|Houma Air Force Station|
|Part of Air Defense Command (ADC)|
Location of Houma AFS, Louisiana
|Type||Air Force Station|
|Controlled by||United States Air Force|
|Garrison||657th Aircraft Control and Warning Squadron|
Houma Air Force Station (ADC ID: M-126 NORAD ID: Z-126) is a closed United States Air Force General Surveillance Radar station. It is located 3.5 miles (5.6 km) southeast Houma, Louisiana. It was closed in 1970.
Houma Air Force Station was established as part of the planned deployment by Air Defense Command of forty-four Mobile radar stations across the United States to support the permanent Radar network established during the Cold War for air defense of the United States. This deployment had been projected to be operational by mid-1952. Funding, constant site changes, construction, and equipment delivery delayed deployment.
Operational status was achieved in March 1955 after the 657th Aircraft Control and Warning Squadron was moved to the station from Tinker AFB, Oklahoma by the 33d Air Division. The squadron began operations using AN/MPS-14, AN/TPS-1D, and AN/TPS-10D radars, and initially the station functioned as a Ground-Control Intercept (GCI) and warning station. As a GCI station, the squadron's role was to guide interceptor aircraft toward unidentified intruders picked up on the unit's radar scopes. In 1958 an AN/FPS-20 search radar was in operation along with AN/MPS-14 and AN/MPS-7 units. The prototype AN/FPS-28 FD search radar was placed at Houma AFS in late 1959 for field testing. In 1960 an AN/FPS-6 height-finder radar was added.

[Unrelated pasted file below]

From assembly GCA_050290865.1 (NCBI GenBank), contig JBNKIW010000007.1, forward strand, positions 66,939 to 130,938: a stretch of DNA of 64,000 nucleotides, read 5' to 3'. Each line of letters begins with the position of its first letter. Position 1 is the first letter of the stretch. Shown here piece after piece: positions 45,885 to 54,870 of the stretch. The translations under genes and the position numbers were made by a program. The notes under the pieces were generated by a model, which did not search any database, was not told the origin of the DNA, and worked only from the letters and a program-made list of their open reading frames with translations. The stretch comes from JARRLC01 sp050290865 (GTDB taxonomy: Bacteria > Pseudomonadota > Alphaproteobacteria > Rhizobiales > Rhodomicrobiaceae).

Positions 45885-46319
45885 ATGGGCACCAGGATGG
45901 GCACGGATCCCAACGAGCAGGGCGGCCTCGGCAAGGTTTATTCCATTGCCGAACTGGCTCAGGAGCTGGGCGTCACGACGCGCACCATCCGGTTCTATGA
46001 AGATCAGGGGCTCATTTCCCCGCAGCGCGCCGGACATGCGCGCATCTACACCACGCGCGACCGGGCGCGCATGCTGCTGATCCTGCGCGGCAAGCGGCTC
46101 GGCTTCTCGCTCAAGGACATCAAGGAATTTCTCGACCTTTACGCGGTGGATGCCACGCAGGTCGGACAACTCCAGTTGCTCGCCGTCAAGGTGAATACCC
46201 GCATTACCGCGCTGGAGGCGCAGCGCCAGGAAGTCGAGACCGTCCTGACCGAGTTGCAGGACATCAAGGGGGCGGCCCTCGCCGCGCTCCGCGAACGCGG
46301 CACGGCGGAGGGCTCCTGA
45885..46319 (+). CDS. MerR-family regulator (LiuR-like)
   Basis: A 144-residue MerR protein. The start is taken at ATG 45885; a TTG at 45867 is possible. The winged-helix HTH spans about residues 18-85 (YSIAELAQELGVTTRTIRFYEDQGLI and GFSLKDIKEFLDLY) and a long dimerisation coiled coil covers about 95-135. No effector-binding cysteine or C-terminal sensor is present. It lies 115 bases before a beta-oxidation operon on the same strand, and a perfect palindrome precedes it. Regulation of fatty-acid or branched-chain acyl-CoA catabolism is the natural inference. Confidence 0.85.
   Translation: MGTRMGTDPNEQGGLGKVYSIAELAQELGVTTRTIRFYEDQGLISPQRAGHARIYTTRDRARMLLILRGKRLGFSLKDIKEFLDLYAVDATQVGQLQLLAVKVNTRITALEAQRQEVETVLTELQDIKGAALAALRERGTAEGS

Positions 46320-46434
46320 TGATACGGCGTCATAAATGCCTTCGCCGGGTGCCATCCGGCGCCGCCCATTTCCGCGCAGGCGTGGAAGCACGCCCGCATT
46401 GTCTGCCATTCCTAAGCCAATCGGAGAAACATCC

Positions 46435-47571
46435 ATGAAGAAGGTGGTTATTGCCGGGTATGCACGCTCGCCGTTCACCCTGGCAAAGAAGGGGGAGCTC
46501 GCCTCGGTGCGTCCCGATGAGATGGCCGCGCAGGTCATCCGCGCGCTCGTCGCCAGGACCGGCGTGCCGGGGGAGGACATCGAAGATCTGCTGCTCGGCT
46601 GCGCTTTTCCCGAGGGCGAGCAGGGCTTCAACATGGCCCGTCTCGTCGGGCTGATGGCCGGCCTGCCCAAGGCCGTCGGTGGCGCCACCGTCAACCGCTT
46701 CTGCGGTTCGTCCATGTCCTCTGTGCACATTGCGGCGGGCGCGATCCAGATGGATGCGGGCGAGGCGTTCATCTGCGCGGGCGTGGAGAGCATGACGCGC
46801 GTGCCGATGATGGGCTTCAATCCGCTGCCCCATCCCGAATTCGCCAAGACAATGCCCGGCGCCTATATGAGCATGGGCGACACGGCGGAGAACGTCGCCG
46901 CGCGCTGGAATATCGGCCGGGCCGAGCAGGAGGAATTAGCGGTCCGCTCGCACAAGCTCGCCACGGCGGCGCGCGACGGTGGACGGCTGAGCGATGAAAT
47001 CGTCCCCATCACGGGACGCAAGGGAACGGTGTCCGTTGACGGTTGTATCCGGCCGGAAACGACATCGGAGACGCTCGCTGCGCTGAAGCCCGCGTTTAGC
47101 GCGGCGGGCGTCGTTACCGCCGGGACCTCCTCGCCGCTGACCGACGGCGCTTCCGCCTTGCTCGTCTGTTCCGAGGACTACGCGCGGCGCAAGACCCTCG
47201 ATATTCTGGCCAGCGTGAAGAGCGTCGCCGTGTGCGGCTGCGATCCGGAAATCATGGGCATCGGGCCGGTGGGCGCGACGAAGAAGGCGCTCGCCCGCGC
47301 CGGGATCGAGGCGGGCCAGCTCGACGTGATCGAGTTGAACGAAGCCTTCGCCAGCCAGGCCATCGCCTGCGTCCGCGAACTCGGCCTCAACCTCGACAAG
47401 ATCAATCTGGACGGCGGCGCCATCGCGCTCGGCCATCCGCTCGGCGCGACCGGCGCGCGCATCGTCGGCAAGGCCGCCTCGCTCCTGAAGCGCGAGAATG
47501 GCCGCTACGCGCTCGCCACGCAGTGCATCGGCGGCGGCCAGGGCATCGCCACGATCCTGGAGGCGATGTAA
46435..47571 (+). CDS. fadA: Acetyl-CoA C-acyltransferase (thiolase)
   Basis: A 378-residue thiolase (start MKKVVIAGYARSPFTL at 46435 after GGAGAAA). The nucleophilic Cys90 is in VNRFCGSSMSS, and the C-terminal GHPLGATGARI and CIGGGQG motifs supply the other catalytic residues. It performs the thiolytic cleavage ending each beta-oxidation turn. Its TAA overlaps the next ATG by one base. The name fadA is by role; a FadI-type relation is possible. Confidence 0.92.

During 1961 Houma AFS joined the Semi Automatic Ground Environment (SAGE) system, initially feeding data to DC-09 at Gunter AFB, Alabama. After joining, the squadron was re-designated as the 657th Radar Squadron (SAGE) on 1 March 1961. The radar squadron provided information 24/7 the SAGE Direction Center where it was analyzed to determine range, direction altitude speed and whether or not aircraft were friendly or hostile. In 1962 the search radar was upgraded to an AN/FPS-67, and the AN/FPS-6B height-finder radar was upgraded to an AN/FPS-90. On 31 July 1963, the site was redesignated as NORAD ID Z-126.
In addition to the main facility, Houman operated an unmanned Gap Filler site:
The AN/FPS-28 was deactivated in May 1965. The AN/FPS-67 search radar was then upgraded to an AN/FPS-67B in 1966. In 1968, the AN/MPS-14 was removed from service, and the AN/FPS-90 was deactivated a year later. The 657th Radar Squadron was inactivated in September 1970.
Today the site is the location of the Terrebonne Vocational School. Many buildings remain in use and are in good repair, along with several radar towers.